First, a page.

Teach generic language all students can use but which is not specific to an individual’s presentation and discussion, e.g. “I chose this topic because...”; “What surprised me most was...”; “According to an article I found... it seems that...”. You cannot provide specific language or feedback to students of course.

Suggest students use a text-to-speech app or site if they wish to hear their presentation or discussion pronounced well.

Train up students in using intonation effectively to help them make their points more coherent. This may be particularly useful for the two minute presentation. Intonation can be easily practised by some reading aloud practice of short paragraphs. If you lack expertise in this, recall that the default pattern is a rising pitch and slight extra stress at the end of sense group (interestingly not dissimilar to that common young person’s rising intonation in English). Sentence ends have a falling intonation.

Use the exemplar material on the exam board sites to model good practice, and perhaps less good practice. Get students to grade it with the mark scheme.

In groups of three have two students play examiner and candidate while the third assesses with the mark scheme. Don’t forget that no one can provide specific language feedback. This may be frustrating, but you have to stick to the rules. If you have an assistant they could play a role as long as they are clear about what they can and cannot do.


To conclude, teachers are often concerned by the rules for preparing the IRP and are well aware that they are open to abuse. It’s all too easy for students to get outside help so you can never be certain the IRP was entirely the student’s own work. This is the nature of this type of assessment. It’s valid and desirable (and an Ofqual requirement) but by its nature cannot be 100% reliable. All you can do, if you are certain there has been malpractice, is report it to the awarding body. The problem is then theirs and the student’s, not yours.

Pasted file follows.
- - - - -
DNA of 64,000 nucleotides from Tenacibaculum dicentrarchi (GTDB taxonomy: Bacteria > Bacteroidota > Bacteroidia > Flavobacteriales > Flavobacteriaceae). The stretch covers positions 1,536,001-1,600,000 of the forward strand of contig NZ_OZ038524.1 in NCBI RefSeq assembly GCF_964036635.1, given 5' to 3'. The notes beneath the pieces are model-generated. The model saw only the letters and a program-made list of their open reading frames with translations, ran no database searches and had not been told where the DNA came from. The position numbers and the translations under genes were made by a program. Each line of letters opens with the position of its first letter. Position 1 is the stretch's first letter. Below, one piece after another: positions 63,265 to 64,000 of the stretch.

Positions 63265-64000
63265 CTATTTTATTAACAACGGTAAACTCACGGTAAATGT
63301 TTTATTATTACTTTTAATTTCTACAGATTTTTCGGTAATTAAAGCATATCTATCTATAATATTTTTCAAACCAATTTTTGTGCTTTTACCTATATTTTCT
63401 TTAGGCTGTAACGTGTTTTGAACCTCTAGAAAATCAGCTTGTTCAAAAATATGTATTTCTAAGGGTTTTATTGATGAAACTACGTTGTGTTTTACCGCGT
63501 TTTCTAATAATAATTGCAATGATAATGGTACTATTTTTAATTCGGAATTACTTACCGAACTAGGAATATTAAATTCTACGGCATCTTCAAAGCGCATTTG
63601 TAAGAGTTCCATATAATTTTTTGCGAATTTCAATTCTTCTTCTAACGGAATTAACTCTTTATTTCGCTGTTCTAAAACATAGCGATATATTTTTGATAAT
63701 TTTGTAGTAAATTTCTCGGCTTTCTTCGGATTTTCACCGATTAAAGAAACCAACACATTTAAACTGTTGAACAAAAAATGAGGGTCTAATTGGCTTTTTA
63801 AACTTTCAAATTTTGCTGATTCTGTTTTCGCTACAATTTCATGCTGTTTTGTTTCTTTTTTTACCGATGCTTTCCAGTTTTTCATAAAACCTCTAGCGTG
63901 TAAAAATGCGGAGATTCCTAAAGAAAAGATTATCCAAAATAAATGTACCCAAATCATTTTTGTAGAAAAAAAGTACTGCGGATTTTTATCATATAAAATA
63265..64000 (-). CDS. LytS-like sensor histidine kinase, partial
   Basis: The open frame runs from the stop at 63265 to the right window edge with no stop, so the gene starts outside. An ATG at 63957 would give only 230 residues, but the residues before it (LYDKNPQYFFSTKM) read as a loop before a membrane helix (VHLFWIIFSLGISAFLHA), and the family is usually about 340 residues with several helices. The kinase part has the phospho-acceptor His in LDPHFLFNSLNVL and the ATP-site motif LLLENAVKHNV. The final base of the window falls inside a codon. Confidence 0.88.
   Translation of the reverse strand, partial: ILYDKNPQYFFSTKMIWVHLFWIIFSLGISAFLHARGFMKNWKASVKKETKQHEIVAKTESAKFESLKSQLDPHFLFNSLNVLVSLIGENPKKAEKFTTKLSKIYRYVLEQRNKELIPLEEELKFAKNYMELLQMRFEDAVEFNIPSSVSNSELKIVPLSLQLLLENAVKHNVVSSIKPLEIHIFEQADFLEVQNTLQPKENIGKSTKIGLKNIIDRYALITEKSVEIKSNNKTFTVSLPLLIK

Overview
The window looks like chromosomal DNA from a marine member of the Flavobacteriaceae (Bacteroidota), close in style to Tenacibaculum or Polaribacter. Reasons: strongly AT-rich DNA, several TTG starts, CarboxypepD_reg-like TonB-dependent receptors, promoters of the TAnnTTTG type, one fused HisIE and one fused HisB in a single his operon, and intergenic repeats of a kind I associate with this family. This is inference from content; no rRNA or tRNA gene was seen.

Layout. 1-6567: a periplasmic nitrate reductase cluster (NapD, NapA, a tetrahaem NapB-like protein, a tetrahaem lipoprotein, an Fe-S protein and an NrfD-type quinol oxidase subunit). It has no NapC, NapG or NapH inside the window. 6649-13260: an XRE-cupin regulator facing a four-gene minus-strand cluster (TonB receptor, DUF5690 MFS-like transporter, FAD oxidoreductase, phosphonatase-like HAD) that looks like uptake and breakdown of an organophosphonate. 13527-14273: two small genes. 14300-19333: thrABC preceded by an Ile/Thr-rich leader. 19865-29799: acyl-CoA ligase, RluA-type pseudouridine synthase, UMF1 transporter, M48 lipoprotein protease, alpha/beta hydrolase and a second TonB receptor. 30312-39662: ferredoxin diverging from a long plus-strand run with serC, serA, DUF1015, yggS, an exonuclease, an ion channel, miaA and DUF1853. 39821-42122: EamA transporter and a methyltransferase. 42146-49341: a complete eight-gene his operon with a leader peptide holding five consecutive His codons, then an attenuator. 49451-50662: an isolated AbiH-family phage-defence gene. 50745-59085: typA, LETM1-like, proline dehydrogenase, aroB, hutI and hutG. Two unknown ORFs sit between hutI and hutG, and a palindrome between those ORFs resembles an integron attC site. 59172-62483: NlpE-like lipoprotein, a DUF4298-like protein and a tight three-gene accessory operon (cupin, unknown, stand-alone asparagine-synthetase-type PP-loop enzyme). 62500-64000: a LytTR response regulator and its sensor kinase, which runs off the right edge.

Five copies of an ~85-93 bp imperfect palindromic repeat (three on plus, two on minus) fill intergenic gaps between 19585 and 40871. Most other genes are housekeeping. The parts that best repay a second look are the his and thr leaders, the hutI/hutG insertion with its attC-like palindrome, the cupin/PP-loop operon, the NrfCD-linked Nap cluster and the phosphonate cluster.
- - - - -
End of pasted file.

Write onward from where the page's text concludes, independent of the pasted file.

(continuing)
Running orals is a stressful business for all concerned. Try to trust yourself to listen carefully to your candidates and respond to them, not just work through a list of prepared questions. Orals at this level are often over too quickly and can be very enjoyable. Good luck!




- Posted using BlogPress from my iPad

Comments

Popular posts from this blog

The latest research on teaching vocabulary

I've been dipping into The Routledge Handbook of Instructed Second Language Acquisition (2017) edited by Loewen and Sato. This blog is a succinct summary of Chapter 16 by Beatriz González-Fernández and Norbert Schmitt on the topic of teaching vocabulary. I hope you find it useful.

1.  Background

The authors begin by outlining the clear importance of vocabulary knowledge in language acquisition, stating that it's a key predictor of overall language proficiency (e.g. Alderson, 2007). Students often say that their lack of vocabulary is the main reason for their difficulty understanding and using the language (e.g. Nation, 2012). Historically vocabulary has been neglected when compared to grammar, notably in the grammar-translation and audio-lingual traditions as well as  communicative language teaching.

(My note: this is also true, to an extent, of the oral-situational approach which I was trained in where most vocabulary is learned incidentally as part of question-answer sequence…

Dissecting a lesson: using a set of PowerPoint slides

I was prompted to write this just having produced for frenchteacher.net three separate PowerPoint presentations using the same set of 20 pictures (sports). A very good way for you to save time is to reuse the same resource in a number of different ways.